Installation View: UTA Artist Space, Atlanta GA

The Sweet Perfume of Leavened Earth

Preheat the oven to 375 degrees Fahrenheit, butter and line the base of two cake tins with baking parchment.
The artist turns the dial, worn with use so jams at 300.
Hands drag fat across cold metal, translucence crunch over the top.

Using a whisk, beat the butter and sugar together, the two strangers an unlikely meeting of grainy mass. Keep whisking until the frenzy of arm against saccharine lumps blur infrared, deep yellow flashing lightning to turn pale.
I remember thirsting for sweet
Clear juice boils to turn crystallic
Prising open grandma’s teeth
to find mealy mung beans mashed with a half nail of
Extreme Refinement
I poke my head into her cavemouth
and beg her to spit back out the specks
of sweetsalt I grow up to never eat.
Eggs spill their gelatine over butter
to add desireable fluff and shine. The whisk’s balloon drags bloodclouds into the fold that bloodrain into the sea. Above us there seems only sky /and cloud seeding; what is sacred must also weep.
Sometimes I see only inversion
sky and land / myths told by shadow
Devils dance with the deceased
Or no, just women, ruling darkness

Whisk again, half bag of flour. The other half ration for later.
With outstretched arms, tip your bowl into your tins, and watch the ribbons of batter submit to roundness. Bake in the centre of the oven to reach for the promise of cake.
– Thái Hà
After Jihyun Yun’s War Soup and a recipe for sponge cake.

Written for “An Unbearable Lightness Between Sky and Water”  a solo exhibition at Galerie Quynh.

Installation video: Galerie Quynh, Ho Chi Minh City, Vietnam
The project was galvanized by the deep love for food and flavor, focusing first on gastronomic pleasure shared with loved ones, in a layered practice that begins with the making of cake. In the declining health of her late mother, Truong set out makingsourdough rolls to send to her who lived on the other side of thecountry in CA. The dough culture was made from the yeast off the flesh of the artist’s hands, infused with flavors her mother wouldfind comforting: mung bean with scallions, and fragrant orangeblossom and black sesame.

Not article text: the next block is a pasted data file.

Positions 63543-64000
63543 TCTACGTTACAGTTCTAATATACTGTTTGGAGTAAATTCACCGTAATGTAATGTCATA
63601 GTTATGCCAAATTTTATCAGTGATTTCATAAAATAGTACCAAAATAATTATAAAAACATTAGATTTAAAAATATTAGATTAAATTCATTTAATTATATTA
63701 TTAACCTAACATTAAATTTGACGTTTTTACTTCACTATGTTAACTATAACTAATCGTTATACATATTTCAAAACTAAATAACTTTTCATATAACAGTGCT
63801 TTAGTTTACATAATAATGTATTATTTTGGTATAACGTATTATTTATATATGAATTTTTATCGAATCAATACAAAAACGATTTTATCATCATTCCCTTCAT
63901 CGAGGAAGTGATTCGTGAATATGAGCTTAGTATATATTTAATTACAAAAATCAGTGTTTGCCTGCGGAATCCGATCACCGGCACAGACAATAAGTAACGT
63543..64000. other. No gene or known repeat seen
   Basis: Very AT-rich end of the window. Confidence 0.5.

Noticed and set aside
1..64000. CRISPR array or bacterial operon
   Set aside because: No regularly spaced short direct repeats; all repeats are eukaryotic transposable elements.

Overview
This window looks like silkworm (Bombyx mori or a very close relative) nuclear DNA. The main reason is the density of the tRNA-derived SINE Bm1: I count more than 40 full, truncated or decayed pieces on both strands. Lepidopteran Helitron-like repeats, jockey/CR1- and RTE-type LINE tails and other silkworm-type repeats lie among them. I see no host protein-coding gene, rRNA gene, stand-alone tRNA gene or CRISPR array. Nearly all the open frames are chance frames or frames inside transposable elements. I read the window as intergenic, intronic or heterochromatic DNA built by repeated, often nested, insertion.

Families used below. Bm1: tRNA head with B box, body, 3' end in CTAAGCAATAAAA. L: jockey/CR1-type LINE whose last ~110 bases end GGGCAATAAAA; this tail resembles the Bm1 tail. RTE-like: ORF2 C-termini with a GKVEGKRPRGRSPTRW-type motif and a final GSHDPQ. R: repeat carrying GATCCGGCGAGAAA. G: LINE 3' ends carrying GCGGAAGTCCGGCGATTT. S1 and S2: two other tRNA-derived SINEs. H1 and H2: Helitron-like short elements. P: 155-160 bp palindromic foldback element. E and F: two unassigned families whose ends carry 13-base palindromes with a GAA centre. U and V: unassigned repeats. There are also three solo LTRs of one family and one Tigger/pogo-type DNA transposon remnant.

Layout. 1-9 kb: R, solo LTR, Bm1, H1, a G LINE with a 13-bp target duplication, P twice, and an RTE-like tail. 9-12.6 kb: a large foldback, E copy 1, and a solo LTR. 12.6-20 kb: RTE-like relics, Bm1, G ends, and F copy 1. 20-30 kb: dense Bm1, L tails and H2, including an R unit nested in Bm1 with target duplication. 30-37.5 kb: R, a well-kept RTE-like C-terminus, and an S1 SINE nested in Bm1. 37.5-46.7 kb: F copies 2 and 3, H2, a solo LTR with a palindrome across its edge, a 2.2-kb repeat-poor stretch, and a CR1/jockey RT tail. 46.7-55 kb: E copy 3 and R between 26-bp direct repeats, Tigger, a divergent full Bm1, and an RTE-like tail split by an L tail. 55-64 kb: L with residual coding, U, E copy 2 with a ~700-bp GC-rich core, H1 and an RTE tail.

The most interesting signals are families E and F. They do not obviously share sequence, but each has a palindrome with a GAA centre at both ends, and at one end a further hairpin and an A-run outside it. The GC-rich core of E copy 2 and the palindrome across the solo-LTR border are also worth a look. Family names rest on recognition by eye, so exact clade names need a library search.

Food has been used as a tool symbolizing national pride and political ambitions. In the 18th century, recipes for American election cake and independence cake emerged. In Fruits of Empire, Shana Klein examines how food has been used throughout history to establish hierarchies of power, complimented by the field of environmental history, which analyzes agricultural control over land and people. In the 19th century still-life pictures of fruit and food created an air of inclusivity, created by a spectrum of artists, who were prohibited from working in the genre of history painting, still reserved for typically white, male artists of the time.
Taste can trigger specific memories from one’s life, incite nostalgia and with seemingly innate sensory pleasure, and of belonging and home. Contemporary food scholars have established food as a critical site for the construction of identity. The paintings represent an aggregate of flavors and context. Each work starts with the making of a cake: in homage to a loved one, and an act of celebration for activist communities and those at the intersections. Cultural flavor is intrinsic to the bounty of a land, and the recipes are mindful of foods native to the North American region, in native cuisine; and/or whose flavor lineage is global. Cake is composed as food, as form, and as painting, using the genealogy of plants to create narrative paintings of cuisine. The works are installed over wall coverings created from color manipulated version of 18th century textile, Triumfa España en las Americas.